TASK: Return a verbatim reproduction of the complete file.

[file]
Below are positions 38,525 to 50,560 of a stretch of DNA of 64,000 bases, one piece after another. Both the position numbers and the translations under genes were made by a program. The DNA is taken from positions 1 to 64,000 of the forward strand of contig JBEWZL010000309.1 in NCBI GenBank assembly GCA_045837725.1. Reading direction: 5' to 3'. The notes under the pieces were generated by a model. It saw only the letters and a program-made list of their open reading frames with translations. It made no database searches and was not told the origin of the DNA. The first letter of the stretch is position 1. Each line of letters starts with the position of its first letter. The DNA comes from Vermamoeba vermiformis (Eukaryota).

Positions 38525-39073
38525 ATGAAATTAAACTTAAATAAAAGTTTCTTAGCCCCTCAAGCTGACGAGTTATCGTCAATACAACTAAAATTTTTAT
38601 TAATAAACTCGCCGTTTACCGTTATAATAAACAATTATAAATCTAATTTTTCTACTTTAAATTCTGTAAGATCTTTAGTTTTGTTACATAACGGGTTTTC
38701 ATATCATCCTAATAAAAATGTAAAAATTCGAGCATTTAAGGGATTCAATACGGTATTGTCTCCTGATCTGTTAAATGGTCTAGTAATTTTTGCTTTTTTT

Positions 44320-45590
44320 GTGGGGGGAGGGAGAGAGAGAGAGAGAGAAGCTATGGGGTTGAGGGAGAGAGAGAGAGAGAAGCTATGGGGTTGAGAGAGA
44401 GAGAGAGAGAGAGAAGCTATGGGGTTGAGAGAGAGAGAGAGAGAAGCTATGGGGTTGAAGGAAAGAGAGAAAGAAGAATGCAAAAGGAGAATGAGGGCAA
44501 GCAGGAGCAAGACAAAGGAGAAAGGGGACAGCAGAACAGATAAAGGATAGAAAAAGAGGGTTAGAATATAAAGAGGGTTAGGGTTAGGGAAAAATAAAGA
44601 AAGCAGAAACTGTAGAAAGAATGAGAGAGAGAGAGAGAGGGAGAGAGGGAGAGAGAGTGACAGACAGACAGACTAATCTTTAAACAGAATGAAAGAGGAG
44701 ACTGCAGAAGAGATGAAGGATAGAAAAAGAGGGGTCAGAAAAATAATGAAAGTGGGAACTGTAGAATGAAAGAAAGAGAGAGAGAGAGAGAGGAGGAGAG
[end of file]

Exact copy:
Below are positions 38,525 to 50,560 of a stretch of DNA of 64,000 bases, one piece after another. Both the position numbers and the translations under genes were made by a program. The DNA is taken from positions 1 to 64,000 of the forward strand of contig JBEWZL010000309.1 in NCBI GenBank assembly GCA_045837725.1. Reading direction: 5' to 3'. The notes under the pieces were generated by a model. It saw only the letters and a program-made list of their open reading frames with translations. It made no database searches and was not told the origin of the DNA. The first letter of the stretch is position 1. Each line of letters starts with the position of its first letter. The DNA comes from Vermamoeba vermiformis (Eukaryota).

Positions 38525-39073
38525 ATGAAATTAAACTTAAATAAAAGTTTCTTAGCCCCTCAAGCTGACGAGTTATCGTCAATACAACTAAAATTTTTAT
38601 TAATAAACTCGCCGTTTACCGTTATAATAAACAATTATAAATCTAATTTTTCTACTTTAAATTCTGTAAGATCTTTAGTTTTGTTACATAACGGGTTTTC
38701 ATATCATCCTAATAAAAATGTAAAAATTCGAGCATTTAAGGGATTCAATACGGTATTGTCTCCTGATCTGTTAAATGGTCTAGTAATTTTTGCTTTTTTT

Positions 44320-45590
44320 GTGGGGGGAGGGAGAGAGAGAGAGAGAGAAGCTATGGGGTTGAGGGAGAGAGAGAGAGAGAAGCTATGGGGTTGAGAGAGA
44401 GAGAGAGAGAGAGAAGCTATGGGGTTGAGAGAGAGAGAGAGAGAAGCTATGGGGTTGAAGGAAAGAGAGAAAGAAGAATGCAAAAGGAGAATGAGGGCAA
44501 GCAGGAGCAAGACAAAGGAGAAAGGGGACAGCAGAACAGATAAAGGATAGAAAAAGAGGGTTAGAATATAAAGAGGGTTAGGGTTAGGGAAAAATAAAGA
44601 AAGCAGAAACTGTAGAAAGAATGAGAGAGAGAGAGAGAGGGAGAGAGGGAGAGAGAGTGACAGACAGACAGACTAATCTTTAAACAGAATGAAAGAGGAG
44701 ACTGCAGAAGAGATGAAGGATAGAAAAAGAGGGGTCAGAAAAATAATGAAAGTGGGAACTGTAGAATGAAAGAAAGAGAGAGAGAGAGAGAGGAGGAGAG